« Salvianus, priest of Marseilles Salvina Salvius, bp. of Membrasa »

Salvina

Salvina (Silvina), daughter of the Moorish chief Gildo, count of Africa. The Christian virtues which, according to Jerome and Chrysostom, distinguished the ladies of Gildo's family, were in strong contrast with brutal and savage vices which rendered his name detestable. While still a girl, Salvina was transferred by Theodosius to his own court, as a pledge of the loyalty of her father and of the province of Africa which he governed. She was brought up with the young members of the imperial family, and married c. 390 Nebridius, the son of the empress's sister, who had been educated with his cousins, the future emperors, Arcadius and Honorius. Nebridius, dying soon after, left her with a son, Nebridius, and a daughter (Hieron. Ep. ix.). She devoted herself to God's service, and, as her husband had done, protected the Oriental churches and ecclesiastics at the court of Arcadius. Her fame having spread to Palestine, Jerome, though a stranger, wrote her a letter—the arrogant tone of which might well have offended, if the coarseness had not shocked her. The young widow and her children then formed one household with her mother, Gildo's widow (he had died a.d. 398), and her paternal aunt at Constantinople (Hieron. Ep. 9; de Serv. Virg.; Ep. 11 ad Geront. ad fin.). Salvina's ardent piety speedily attached her to Chrysostom. She became one of his deaconesses, equalling Olympias and Pentadia in devotion to him. She remained with him to the last, and, together with the above-named and Procula, took a final farewell of him in the baptistery of the cathedral the night of his final expulsion (Pallad. p. 90).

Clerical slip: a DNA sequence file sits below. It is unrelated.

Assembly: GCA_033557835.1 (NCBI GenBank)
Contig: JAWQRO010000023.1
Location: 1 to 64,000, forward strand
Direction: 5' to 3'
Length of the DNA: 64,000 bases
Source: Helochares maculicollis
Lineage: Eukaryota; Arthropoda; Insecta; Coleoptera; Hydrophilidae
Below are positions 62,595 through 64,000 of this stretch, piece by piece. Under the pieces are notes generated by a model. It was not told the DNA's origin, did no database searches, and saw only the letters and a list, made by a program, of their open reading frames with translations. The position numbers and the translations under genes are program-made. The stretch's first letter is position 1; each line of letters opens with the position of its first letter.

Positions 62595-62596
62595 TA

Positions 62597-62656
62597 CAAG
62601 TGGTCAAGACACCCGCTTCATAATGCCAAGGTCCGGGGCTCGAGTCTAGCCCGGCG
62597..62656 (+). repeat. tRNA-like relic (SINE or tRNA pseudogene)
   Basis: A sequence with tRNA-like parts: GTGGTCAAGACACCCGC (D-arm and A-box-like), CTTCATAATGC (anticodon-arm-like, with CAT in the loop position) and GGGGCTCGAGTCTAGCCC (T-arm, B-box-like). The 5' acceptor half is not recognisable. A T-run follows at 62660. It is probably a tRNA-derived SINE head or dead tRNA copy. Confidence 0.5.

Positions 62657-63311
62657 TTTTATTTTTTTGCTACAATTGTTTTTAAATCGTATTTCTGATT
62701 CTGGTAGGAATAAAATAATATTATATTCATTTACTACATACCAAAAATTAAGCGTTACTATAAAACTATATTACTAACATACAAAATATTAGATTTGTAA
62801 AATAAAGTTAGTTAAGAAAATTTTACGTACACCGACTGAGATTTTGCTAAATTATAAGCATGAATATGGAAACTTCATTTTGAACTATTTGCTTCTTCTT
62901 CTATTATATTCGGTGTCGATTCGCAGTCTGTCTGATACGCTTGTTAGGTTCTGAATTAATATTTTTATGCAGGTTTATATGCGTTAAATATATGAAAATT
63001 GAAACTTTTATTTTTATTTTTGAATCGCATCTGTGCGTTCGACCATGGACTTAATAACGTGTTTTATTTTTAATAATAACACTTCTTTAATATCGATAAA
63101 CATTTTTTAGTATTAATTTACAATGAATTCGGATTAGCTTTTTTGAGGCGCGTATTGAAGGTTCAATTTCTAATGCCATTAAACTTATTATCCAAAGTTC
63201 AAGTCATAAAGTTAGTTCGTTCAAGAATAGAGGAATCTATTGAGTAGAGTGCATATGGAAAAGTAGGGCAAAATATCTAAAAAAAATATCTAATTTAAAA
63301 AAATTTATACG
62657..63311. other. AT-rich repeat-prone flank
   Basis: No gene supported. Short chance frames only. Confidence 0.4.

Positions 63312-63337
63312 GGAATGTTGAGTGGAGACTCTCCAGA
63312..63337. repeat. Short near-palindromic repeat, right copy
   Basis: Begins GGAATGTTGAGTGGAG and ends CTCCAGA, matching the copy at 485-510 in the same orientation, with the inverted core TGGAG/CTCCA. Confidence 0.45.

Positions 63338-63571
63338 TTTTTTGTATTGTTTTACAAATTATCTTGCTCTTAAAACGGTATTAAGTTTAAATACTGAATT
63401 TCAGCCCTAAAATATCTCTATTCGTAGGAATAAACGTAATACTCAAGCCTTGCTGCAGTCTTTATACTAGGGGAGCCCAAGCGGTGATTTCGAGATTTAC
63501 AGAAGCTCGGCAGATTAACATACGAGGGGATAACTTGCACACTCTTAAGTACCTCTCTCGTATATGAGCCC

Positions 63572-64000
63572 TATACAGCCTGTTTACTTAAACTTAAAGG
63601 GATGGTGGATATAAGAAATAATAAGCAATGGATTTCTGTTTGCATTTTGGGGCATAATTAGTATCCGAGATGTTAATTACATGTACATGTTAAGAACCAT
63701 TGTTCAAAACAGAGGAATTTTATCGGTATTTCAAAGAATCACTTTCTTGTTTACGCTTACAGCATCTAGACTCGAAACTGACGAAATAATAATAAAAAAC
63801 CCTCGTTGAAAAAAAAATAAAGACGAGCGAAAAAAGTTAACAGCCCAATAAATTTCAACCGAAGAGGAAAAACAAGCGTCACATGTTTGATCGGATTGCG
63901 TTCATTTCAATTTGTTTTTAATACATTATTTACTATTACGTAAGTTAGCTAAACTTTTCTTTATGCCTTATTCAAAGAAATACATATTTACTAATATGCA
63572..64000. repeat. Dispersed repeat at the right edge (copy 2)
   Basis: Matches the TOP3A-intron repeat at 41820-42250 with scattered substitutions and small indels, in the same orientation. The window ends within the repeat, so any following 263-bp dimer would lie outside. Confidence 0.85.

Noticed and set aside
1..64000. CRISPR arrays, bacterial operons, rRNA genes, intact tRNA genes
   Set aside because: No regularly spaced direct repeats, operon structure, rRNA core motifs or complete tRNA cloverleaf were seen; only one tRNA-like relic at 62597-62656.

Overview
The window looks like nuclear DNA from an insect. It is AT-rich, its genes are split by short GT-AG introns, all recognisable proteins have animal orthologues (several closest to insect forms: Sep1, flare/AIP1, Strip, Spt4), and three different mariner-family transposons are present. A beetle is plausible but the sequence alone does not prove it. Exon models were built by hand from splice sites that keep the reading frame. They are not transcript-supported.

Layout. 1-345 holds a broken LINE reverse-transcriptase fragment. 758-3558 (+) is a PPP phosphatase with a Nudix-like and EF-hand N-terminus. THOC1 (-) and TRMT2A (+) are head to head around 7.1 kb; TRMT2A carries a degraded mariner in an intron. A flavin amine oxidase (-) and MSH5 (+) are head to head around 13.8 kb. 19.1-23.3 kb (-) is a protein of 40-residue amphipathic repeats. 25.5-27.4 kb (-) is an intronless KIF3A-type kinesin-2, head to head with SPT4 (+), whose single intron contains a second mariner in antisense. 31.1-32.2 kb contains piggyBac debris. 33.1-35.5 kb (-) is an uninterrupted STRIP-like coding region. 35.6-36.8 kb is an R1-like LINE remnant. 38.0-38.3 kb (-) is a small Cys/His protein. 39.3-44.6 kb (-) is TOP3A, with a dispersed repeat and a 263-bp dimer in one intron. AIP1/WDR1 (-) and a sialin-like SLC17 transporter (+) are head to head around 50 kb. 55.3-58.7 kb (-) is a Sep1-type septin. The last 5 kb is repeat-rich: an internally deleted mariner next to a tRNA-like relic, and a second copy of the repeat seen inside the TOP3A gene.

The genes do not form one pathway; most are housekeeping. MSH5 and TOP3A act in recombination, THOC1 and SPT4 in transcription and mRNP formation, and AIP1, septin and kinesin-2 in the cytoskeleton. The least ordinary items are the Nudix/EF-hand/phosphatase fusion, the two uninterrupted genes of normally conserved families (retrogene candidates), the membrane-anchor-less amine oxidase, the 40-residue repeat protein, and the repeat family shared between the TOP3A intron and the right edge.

[E.V.]

« Salvianus, priest of Marseilles Salvina Salvius, bp. of Membrasa »





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